Posts in the ‘Physicians-In-Training’ Category

The posts below are excerpted from the NEJM Resident e-Bulletin, a free weekly email of teaching topics. Including the content here in Now@NEJM enables you to have a conversation or ask questions about clinical points that interest you. To receive the email version, register as a student or resident on NEJM.org.

Chronic Stable Angina

Posted by Carla Rothaus • March 25th, 2016

Angina is the initial manifestation in approximately half of all patients who present with coronary artery disease. The presence of chronic angina approximately doubles the risk of major cardiovascular events. Management of angina includes lifestyle changes and pharmacologic treatment to reduce cardiovascular risks, antianginal therapies (beta-blockers, long-acting nitrates, calcium-channel blockers, and — recently in the United States —… Read More…

A Man with Lung Infiltrates

Posted by Carla Rothaus • March 18th, 2016

Chronic eosinophilic pneumonia causes a relatively specific pattern of histologic reaction, but a specific cause of this pattern is not usually identified. A 71-year-old man presented with recurrent fevers, dyspnea, and hypoxemia. Chest imaging showed consolidation predominantly in the lower lobes and diffuse bilateral ground-glass opacities that had waxed and waned over a 6-month period. A diagnostic… Read More…

Asymptomatic Carotid Stenosis

Posted by Carla Rothaus • March 18th, 2016

Carotid-artery stenting has emerged as a therapeutic alternative to endarterectomy for the treatment of severe cervical carotid-artery stenosis. Rosenfield et al. conducted the Asymptomatic Carotid Trial (ACT) I trial, whose primary aim was to compare the outcomes of carotid endarterectomy versus stenting with embolic protection in patients with asymptomatic severe carotid-artery stenosis who were at… Read More…

A Man with an Ileocecal Mass

Posted by Carla Rothaus • March 11th, 2016

Misdiagnosis of Crohn’s disease in a patient with intestinal tuberculosis would generally result in treatment with glucocorticoids and biologic agents, which then has the potential to cause disease progression that leads to increased morbidity and mortality. A new Case Record summarizes. An 80-year-old man presented with anorexia, weight loss, abdominal pain, diarrhea, and an ileocecal mass. 18F-fluorodeoxyglucose… Read More…

Mesenteric Ischemia

Posted by Carla Rothaus • March 11th, 2016

Although mesenteric ischemia is an uncommon cause of abdominal pain, accounting for less than 1 of every 1000 hospital admissions, an inaccurate or delayed diagnosis can result in catastrophic complications; mortality among patients in whom this condition is acute is 60 to 80%. Although mesenteric ischemia is uncommon, it can be life-threatening, and its recognition is… Read More…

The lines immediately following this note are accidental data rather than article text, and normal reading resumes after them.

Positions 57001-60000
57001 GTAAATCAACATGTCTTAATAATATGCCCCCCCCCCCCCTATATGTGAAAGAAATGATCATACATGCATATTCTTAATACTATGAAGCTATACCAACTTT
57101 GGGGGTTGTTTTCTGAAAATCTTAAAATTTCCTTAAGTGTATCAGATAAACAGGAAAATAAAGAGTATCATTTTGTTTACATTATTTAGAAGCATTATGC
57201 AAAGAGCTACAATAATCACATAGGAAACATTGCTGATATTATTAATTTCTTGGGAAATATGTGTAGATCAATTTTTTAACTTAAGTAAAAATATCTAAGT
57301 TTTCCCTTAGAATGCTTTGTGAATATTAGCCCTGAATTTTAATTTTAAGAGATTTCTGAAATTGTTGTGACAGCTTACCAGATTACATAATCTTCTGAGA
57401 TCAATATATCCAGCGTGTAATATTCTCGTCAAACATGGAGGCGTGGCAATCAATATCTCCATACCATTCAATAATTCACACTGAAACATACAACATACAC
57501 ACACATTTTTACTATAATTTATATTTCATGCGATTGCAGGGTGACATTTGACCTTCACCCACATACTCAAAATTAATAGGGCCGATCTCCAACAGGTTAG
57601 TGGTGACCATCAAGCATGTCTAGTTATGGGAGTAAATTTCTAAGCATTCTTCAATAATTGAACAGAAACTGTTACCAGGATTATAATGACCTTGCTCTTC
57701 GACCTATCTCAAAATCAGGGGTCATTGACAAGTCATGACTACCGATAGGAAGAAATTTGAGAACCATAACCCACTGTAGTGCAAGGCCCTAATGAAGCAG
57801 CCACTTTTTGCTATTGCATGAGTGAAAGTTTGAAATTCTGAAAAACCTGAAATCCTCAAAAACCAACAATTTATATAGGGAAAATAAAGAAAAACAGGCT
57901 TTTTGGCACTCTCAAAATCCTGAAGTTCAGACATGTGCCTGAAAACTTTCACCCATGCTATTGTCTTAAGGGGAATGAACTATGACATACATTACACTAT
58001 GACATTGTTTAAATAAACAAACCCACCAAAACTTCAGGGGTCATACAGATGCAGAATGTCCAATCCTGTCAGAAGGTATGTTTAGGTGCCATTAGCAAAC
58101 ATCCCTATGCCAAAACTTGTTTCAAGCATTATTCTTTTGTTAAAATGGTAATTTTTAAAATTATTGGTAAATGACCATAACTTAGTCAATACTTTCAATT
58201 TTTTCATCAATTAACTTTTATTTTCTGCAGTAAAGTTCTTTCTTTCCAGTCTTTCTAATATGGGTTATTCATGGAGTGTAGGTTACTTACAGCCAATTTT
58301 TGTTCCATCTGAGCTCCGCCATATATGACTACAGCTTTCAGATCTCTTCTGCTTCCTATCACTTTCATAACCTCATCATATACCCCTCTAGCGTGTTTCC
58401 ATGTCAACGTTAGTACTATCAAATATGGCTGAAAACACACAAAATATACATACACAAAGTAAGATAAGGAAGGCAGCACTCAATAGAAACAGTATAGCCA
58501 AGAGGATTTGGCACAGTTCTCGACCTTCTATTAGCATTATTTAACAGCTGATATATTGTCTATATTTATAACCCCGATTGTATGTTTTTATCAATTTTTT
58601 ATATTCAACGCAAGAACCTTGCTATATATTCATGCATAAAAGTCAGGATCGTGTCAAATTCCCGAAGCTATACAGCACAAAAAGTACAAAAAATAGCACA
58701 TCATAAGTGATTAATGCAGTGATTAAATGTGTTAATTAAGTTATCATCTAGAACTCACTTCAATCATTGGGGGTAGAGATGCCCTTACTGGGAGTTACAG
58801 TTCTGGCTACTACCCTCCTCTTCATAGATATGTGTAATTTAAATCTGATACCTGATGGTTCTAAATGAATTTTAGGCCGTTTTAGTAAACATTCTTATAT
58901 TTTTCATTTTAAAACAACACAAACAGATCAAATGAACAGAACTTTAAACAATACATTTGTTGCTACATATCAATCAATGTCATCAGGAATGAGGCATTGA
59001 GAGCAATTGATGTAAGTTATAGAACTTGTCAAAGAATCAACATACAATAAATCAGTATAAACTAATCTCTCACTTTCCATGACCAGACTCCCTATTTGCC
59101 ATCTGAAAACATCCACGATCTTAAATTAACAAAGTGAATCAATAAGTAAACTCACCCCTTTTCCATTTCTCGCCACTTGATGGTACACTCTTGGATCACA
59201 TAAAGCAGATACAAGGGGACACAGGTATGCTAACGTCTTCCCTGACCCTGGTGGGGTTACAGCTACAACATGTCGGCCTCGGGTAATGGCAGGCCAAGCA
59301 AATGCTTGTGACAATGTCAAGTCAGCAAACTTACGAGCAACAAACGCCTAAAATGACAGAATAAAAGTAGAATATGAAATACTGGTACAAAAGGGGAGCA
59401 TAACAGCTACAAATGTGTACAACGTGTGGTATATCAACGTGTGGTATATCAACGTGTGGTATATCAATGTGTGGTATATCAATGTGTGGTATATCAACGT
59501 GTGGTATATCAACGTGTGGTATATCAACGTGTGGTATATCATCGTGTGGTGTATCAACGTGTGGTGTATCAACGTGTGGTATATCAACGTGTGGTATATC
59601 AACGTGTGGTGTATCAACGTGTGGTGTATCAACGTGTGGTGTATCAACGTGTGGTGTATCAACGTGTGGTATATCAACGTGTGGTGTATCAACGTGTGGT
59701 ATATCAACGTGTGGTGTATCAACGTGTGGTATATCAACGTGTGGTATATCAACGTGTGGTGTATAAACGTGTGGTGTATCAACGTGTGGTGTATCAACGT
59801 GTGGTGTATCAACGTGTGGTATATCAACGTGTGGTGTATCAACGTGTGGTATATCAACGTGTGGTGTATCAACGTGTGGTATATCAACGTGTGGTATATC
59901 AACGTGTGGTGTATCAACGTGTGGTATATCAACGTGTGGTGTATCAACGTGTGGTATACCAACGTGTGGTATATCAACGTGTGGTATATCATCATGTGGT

Portal Hypertension

Posted by Carla Rothaus • March 4th, 2016

Portal hypertension, which is most often caused by cirrhosis, is seen frequently in medical practice. Noncirrhotic portal hypertension is much rarer, particularly in the developed world. A 54-year-old man presented to the emergency department with a 1-month history of edema in the lower legs and a 1-week history of upper abdominal pain. He also reported intermittent nausea,… Read More…

Uncomplicated Skin Abscess

Posted by Carla Rothaus • March 4th, 2016

Between 1993 and 2005, annual emergency department visits for skin and soft-tissue infections in the United States increased from 1.2 million to 3.4 million, primarily because of an increased incidence of abscesses. The primary treatment of a cutaneous abscess is drainage. Whether adjunctive antibiotics lead to improved outcomes in patients with uncomplicated abscesses or just… Read More…

Aspirin before Coronary Artery Surgery

Posted by Carla Rothaus • February 26th, 2016

Most patients with coronary artery disease receive aspirin for primary or secondary prevention of myocardial infarction, stroke, and death. Aspirin poses a risk of bleeding in patients undergoing surgery, but it is unclear whether aspirin should be stopped before coronary artery surgery. Myles et al. used a 2-by-2 factorial trial design to randomly assign patients… Read More…

A Boy with Abdominal Cramping

Posted by Carla Rothaus • February 26th, 2016

Colorectal carcinoma is extremely uncommon in children. Hereditary cancer syndromes may confer a predisposition to colorectal carcinoma in children. A 10-year-old boy was seen in the gastroenterology clinic because of abdominal cramping and fevers. Abdominal imaging studies revealed circumferential thickening of a segment of the colonic wall and mesenteric lymphadenopathy. A diagnostic procedure was performed. A new Case… Read More…

Testosterone Treatment in Older Men

Posted by Carla Rothaus • February 19th, 2016

Testosterone concentrations in men decrease with increasing age. Many symptoms and conditions similar to those that are caused by low testosterone levels in men with pituitary or testicular disease become more common with increasing age. Such symptoms include decreases in mobility, sexual function, and energy. These parallels suggest that the lower testosterone levels in older… Read More…